Philip Crow


Java::Build::JVM - starts one JVM for compiling


    use Java::Build::JVM;

    my $compiler = Java::Build::JVM->getCompiler();


    $compiler->compile([ qw( ]);


This class starts a single JVM which it then helps you contact for compiling tasks. This is the most important feature of the popular Ant build tool. Using this class, you can effectively replace Ant, and its notoriously unmaintainable build.xml files, with Perl scripts. Most Ant tasks are already built in to Perl with far more flexibility than Ant provides.

To obtain a compiler, use this module, then call getCompiler. It has that name to prevent conflicts with the Java new keyword.

Once you have a compiler, you may change the destination of subsequent compiles from the location of the source files to a directory of your choice using the destination method. You can create or append to a classpath with the classpath or append_to_classpath methods. Note that your CLASSPATH environment variable still works in its usual way.

Finally, once you have the destination and classpath set, you can compile a list of files by passing them to the compile method. Note that they need to be in an array reference (if you don't know what that means, put the list in square brackets).

Note that you must have tools.jar in your CLASSPATH when you run your script. Without that, will not be able use Inline::Java. The classpath you use inside the script may be the same or different than your environment variable, depending on how you use the classpath and append_to_classpath methods.

Since Sun has, in its finite wisdom, chosen to deprecate the compiling methods that javac uses, there will be one warning for each time you call compile. It will say something like this:

    Note: has been deprecated.
    1 warning

This warning is not a problem in Java 1.4.



This serves as the constructor for this class. It might be called new, but that is a reserved word in Java which Inline::Java translates into a method name. To avoid confusion, I changed the name. This also leaves open the possibility of turning this into a generic compiler factory which could give you a javac, jikes, or other compiler at your option. For now, only javac is supported.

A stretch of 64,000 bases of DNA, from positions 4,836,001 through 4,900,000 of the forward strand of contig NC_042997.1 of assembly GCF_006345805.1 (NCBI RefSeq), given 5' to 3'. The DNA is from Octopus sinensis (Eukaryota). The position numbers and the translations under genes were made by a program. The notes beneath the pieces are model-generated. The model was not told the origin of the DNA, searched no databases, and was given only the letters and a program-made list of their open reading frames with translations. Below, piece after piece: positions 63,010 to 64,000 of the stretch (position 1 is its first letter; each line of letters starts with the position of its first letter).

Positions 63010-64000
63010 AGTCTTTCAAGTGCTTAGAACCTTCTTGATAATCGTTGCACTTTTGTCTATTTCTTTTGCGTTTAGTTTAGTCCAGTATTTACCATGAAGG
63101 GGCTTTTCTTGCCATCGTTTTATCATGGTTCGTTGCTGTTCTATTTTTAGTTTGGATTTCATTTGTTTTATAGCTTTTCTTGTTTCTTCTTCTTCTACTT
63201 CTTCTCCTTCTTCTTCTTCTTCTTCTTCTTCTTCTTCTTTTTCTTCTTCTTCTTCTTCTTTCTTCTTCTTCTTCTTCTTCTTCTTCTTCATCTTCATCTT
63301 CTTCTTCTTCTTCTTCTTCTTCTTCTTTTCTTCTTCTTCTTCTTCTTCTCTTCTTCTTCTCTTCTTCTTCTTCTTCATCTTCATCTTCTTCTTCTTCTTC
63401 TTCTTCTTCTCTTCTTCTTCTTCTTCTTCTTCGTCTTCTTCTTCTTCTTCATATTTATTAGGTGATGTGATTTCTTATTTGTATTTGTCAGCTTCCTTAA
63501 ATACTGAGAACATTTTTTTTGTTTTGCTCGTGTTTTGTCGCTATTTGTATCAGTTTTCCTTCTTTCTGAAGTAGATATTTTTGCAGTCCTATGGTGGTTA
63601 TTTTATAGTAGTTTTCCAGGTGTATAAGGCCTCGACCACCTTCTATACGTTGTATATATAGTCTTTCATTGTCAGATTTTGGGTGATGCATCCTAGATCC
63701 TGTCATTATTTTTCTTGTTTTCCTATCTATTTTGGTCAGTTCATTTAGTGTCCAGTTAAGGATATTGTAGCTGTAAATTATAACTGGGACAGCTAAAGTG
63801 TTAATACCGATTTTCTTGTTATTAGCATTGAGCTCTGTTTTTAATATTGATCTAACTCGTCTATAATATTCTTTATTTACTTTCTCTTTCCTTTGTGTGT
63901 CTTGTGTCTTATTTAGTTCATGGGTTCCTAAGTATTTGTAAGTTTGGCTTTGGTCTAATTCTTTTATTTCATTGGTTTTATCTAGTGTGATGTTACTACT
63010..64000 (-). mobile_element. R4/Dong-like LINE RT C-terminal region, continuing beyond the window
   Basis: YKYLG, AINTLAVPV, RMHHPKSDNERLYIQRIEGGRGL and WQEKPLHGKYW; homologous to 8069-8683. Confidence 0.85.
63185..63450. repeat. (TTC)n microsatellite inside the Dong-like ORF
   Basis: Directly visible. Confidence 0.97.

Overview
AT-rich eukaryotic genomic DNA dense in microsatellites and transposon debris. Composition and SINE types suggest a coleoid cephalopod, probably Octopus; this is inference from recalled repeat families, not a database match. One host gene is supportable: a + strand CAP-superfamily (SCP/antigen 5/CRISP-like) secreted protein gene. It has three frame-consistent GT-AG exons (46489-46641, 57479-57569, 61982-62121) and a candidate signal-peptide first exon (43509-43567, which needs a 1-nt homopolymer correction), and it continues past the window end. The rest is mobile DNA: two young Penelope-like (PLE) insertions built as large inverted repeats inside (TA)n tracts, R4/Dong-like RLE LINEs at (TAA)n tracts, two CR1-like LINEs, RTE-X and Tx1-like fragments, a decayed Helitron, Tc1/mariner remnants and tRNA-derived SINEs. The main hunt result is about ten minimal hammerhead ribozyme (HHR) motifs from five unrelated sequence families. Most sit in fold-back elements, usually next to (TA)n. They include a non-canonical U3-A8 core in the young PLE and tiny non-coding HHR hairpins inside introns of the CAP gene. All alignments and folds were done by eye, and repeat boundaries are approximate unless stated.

There are no arguments to this method (except the class name, but Perl does that for you).

The object you receive provides indirect access to javac. Only one JVM is ever started.


This is a dual use accessor. It always returns the classpath, but if called with an argument, it changes the classpath first. The argument can be anything, including "". This allows you to remove the classpath's value and its effect.

See also append_to_classpath below.


Pass a single jar or directory or a colon separated list of jars and/or directories. These will be appended to the end of the classpath. The full classpath is returned.


This is a dual use accessor. It always returns the destination, but if called with an argument, it changes the destination first. The destination (if defined) is used during compile as if you invoked javac at the command line as:

    javac -d destination ...


Dual use accessor for -sourcepath command line option to compiler.


Dual accessor for things which go after -g:. If you never call this, -g is left out. If you do call it, you must supply a valid value. No checking is done here.


This is the operative method. Give it a list of source files to compile (probably with path names attached). It will ask the single JVM to compile the files. The compiler uses the same classes as javac. Any classpath or destination are passed to it.

Path names need to be either absolute, or relative the directory from which the script launched. I have found no way to change the directory used by the JVM housing the compiler after it starts.

Returns true if the compile worked wihtout errors and dies setting the $@ to the javac error message otherwise.




The JVM will not be moved. Once it starts, I cannot get it to change directories. This affects what source files you can give it. In general, full paths work, but you must supply a proper classpath. You can also supply paths which are relative to the directory from which the script started. In that case, a classpath is probably required. If you know how to fix this, please let me know.

Sun has deprecated this approach to compiling, so you will see deprecation warnings. Since this approach is the one used in Ant, Sun can't very well turn it off, so the warning is that much more annoying. See the DESCRIPTION section for the text of the warning on Red Hat Linux 8.0 with SDK 1.4.1_02.